As Venture-Backed IPOs Remain Closed, Qualcomm and Google Execs Offer Some M&A Advice to Startup CEOs

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a lot more disciplined in what we do,” said Tom Baruch of CMEA, the San Francisco VC firm. Baruch served as the moderator in the session on technology M&As with Google’s Faris and Duane Nelles, a Qualcomm vice president for business development. Among the highlights:

—It’s becoming more important for startups to secure a corporate partner with a vested interest in developing new technology early on. Such interest often evolves into a buyout offer. But Qualcomm’s Nelles warned startup CEOs to choose their first business partners carefully. “If a company comes to Qualcomm after working with some of our competitors, there certainly are some concerns,” Nelles said. “We’re cautious about whether we can trust them completely.. And in buyout talks, Faris said, “the momentum can shift very quickly from a one to a zero—and then the interest [in acquiring your company] is gone. So focus on keeping the momentum going, and get the deal done.”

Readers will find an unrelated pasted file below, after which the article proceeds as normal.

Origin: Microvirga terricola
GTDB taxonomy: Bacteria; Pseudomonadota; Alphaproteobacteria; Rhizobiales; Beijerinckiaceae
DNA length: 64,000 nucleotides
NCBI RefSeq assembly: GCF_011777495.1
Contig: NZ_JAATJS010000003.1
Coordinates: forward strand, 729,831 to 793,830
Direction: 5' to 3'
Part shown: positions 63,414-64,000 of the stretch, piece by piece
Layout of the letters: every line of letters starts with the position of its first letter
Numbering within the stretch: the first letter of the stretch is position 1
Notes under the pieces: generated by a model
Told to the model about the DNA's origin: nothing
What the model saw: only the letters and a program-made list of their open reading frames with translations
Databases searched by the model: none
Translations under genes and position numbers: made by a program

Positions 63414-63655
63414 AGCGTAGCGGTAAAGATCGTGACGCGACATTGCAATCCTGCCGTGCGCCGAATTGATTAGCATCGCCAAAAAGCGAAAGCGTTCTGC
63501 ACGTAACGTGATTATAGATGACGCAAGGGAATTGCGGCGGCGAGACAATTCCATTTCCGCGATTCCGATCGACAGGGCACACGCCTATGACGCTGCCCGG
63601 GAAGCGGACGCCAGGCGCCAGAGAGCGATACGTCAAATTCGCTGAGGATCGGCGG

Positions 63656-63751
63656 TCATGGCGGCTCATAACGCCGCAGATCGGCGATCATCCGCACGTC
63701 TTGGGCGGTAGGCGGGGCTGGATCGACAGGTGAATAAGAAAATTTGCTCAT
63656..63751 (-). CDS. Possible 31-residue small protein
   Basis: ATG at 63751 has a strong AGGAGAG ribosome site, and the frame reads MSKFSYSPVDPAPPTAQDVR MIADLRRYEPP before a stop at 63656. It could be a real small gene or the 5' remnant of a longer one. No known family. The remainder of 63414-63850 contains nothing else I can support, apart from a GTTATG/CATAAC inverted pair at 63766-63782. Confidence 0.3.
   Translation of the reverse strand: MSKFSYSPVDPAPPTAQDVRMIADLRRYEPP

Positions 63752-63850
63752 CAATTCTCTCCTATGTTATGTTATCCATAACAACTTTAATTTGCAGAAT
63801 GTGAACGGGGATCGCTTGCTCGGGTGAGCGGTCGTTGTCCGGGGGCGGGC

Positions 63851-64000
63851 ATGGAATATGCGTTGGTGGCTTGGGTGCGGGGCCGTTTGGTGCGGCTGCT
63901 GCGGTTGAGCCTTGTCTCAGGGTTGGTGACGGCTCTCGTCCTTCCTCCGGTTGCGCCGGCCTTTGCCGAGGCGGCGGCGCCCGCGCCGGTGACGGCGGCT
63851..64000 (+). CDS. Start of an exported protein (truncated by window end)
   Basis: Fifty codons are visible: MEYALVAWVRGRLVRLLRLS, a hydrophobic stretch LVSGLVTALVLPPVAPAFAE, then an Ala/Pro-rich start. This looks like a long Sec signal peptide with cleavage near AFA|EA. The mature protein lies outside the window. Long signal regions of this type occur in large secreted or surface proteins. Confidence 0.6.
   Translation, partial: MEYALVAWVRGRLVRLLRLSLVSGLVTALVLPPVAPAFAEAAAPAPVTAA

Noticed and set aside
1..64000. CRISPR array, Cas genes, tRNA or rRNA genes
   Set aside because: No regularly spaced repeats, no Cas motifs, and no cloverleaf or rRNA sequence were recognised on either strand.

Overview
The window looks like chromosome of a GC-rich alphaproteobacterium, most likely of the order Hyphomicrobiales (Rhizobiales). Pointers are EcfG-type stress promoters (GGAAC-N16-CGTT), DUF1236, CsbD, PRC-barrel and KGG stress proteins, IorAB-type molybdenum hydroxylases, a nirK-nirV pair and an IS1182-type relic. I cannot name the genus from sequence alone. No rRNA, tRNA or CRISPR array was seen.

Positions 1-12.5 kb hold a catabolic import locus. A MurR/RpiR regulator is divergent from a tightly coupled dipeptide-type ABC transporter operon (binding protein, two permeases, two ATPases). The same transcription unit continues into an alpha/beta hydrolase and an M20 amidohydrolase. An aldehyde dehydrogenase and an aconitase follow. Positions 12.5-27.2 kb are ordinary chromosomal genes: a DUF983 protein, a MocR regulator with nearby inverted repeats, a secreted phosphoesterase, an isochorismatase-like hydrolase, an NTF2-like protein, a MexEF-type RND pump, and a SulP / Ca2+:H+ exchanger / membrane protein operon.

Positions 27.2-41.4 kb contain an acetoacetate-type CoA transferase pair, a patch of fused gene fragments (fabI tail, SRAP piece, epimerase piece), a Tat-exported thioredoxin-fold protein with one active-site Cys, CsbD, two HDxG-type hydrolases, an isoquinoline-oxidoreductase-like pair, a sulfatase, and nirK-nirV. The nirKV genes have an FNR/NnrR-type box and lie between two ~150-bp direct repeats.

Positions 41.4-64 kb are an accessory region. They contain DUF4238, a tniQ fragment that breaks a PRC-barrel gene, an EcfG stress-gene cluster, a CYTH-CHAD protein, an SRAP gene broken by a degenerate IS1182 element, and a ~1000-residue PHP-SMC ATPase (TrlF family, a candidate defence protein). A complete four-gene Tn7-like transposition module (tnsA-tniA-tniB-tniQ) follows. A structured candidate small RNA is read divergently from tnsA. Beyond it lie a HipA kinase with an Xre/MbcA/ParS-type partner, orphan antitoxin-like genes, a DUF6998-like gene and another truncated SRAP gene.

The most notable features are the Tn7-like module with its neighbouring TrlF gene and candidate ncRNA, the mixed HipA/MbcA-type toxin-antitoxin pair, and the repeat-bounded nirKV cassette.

—When asked how a startup CEO should solicit a prospective corporate partner, Baruch said, “You’re going to know right from the beginning if you’re going to need a partner. So look for investors with connections to that sector, look for accountants with connections to that sector, look for law firms with connections to that sector.” Qualcomm’s Nelles added, “With six degrees of separation, usually you can find someone.”

—Like many technology giants, Google and Qualcomm were previously focused primarily on acquiring young startups with key technology and talent. But that’s changing. “We’ve been very focused on technology in pre-revenue types of situations,” said Qualcomm’s Nelles. “Now we’re starting to move more toward business-model type acquisitions, with more attention on EBITDA [Earnings before the deduction of interest, taxes and amortization]” Karim added that while his team continues to look primarily for acquisitions with “talent, technology, and market,” Google also is now also looking for “late-stage companies with real cash flow.”

—When asked about the process of absorbing a startup after an acquisition, Qualcomm’s Nelles said, “The most important thing from my perspective is always on integration, because if you don’t do a good job, you’ve blown the value of your acquisition. So focusing on the team, and how you’re going to integrate the team, is really important.”

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Bruce V. Bigelow is the editor of Xconomy San Diego. You can e-mail him at or call (619) 669-8788 Follow @bvbigelow

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